2. Companies that keep offline pooled actual transactions from multiple retailers now adding online identifiers and cookies based on a unique database ID? Is that workable for good prediction?

    3. Where do you get the wonderful pics you use? I'm sure you've asked that before.
    Thanks and great work!

  17. 18

    Is there a use for this data that can improve the web site itself, without drawing on more budget resources?

    The main "end result" stressed here is just more budget for analysis and the web site. I think there must be some specific improvement that could be made on the web site, but maybe I am just missing it.

    Avinash, your blog is wonderful. And so is your book! I'm working through it now.

  18. 19

    Interesting and very excellent post! Multichannel analytics is the pandoran box, I agree.

    I believe that combining the how many (Web analytics data and quantitative market research findings with why (qualitative market research findings) one is few step further in understanding offline-online-offline lift.

    Multichannel analytics is very hard to do. Few points what are important, especially with market research (quantitative and qualitative method):

    1. Before launching on a market research survey, one has to ask the question what is my target audience (or population) one wants the survey to be conducted with?

    Then, when the population is found ( will it be the recent buyers, customers at age between 18-34, or the hole customer base), one has to allocate the survey sample to be representative to the hole target population. This to make sure one can generalize the survey findings to the hole population. Imagine if your sample has over-representative of people who are just to satisfied customers, your survey findings can then not be used.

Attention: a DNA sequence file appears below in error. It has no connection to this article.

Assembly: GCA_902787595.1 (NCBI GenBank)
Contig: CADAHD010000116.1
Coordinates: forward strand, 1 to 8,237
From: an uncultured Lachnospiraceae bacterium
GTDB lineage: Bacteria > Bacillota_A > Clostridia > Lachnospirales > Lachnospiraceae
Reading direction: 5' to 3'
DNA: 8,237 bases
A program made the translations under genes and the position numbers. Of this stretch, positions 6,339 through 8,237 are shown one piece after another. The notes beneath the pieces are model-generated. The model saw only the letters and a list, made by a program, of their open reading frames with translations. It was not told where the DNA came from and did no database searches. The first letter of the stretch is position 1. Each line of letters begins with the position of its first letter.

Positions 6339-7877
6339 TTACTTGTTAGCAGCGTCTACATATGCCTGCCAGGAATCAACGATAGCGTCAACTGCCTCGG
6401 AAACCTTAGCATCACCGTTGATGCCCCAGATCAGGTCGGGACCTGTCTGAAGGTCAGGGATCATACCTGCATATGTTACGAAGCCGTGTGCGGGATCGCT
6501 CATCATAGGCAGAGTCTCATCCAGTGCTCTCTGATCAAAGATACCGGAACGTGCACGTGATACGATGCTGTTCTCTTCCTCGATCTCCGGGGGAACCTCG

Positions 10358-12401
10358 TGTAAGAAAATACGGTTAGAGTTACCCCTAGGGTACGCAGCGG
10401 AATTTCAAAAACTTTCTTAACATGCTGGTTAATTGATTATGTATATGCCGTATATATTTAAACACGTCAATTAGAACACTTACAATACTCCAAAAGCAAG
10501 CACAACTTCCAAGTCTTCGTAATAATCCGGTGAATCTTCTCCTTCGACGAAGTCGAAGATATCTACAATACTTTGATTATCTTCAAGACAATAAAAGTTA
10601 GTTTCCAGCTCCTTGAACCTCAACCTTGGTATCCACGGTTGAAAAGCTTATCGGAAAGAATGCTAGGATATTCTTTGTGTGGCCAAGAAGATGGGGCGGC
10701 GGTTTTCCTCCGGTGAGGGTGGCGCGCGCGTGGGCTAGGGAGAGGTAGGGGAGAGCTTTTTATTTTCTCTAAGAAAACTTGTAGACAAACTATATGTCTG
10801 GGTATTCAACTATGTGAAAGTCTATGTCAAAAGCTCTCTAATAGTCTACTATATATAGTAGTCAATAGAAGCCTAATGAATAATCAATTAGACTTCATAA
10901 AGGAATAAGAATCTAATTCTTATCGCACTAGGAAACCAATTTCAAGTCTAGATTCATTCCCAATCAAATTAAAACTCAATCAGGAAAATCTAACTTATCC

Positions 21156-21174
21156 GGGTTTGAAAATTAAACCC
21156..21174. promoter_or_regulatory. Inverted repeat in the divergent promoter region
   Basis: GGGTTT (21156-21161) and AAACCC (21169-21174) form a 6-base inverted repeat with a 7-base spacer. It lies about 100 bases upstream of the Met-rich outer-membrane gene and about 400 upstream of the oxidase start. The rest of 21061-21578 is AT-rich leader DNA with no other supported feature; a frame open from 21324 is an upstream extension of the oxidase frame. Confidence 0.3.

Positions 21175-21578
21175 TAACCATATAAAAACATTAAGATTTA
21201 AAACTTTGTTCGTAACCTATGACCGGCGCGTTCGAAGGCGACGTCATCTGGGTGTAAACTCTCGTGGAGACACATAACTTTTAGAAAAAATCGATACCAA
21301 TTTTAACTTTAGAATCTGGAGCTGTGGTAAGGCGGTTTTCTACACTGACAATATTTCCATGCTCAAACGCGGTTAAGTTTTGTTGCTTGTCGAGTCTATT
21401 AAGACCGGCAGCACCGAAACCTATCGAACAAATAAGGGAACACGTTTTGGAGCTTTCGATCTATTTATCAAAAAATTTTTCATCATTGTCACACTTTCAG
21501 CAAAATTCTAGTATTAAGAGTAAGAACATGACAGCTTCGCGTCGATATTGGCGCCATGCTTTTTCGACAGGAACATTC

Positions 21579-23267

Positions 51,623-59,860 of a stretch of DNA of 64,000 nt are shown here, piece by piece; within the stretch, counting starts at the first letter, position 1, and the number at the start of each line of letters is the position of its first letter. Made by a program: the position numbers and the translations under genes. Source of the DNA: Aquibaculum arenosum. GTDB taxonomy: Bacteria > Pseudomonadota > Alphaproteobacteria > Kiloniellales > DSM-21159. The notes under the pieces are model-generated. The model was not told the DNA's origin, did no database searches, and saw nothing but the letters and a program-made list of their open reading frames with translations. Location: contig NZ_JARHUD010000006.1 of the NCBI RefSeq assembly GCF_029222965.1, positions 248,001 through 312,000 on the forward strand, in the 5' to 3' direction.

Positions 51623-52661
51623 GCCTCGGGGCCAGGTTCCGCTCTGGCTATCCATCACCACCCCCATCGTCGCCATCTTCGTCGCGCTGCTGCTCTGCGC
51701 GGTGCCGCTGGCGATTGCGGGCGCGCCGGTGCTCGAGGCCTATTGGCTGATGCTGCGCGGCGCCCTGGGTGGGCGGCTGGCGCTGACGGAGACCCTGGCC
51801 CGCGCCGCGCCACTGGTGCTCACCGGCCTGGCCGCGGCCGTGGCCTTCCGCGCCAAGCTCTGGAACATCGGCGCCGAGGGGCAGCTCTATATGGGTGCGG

Other interesting point with multichannel analytics are the different real life variables, which plays a role on the effectiviness of one's multichannel campaigns.

    For example, when it is a nice sunny weather, certainly people will buy more summer clothes one has advertized in www-page, tv, radio, etc. in other channels. But when it is a rainy weather, the buying process is a bit more slow with that summer t-shirt. So how can one effectively measure what impact the weather has on your multichannel marketing campaings?

    Certainly one can pull info from WA tools or ask the customers, but on the long run, how effective role statistically the weather has? How about the different economical "rapid climate changes" impacts on the effectiviness on ones multichannel campaing?

    So, to wrap it up. Multichannel analytics and tracking offline conversions is certainly very important thing to do, because people do not live in a offline or online word. The mix and use different channels when making purchase decisions. Even though one can measure these different channels, still the variables plays a role as well.

    I also totally agree with Avinash, even though we do not have a ready software or process yet to answer on the dilemma of multichannel analytics, this should not stop us trying different ways to solve it! Positive thinking, trying, putting the hours in and sharing information with other analysis experts will eventually leads us towards the solution on multichannel analytics.

  19. 20

    Sally: People make a big deal of Mobile, I don't. Of course not from a opportunity perspective (which is huge) but rather from a measurement perspective (mobile essentially is just another clickstream data source, albeit with some current challenges). Answers to your questions…..

    #1: The visits could (though not always) be driven by different motives, but as more time passes (i.e. phones and browsers become better) I think they will come closer together. Though you might still wait till you get home to look closer on your home 24 inch monitor at the $900 Manolo Blahnik sandals before you press Buy Now. :)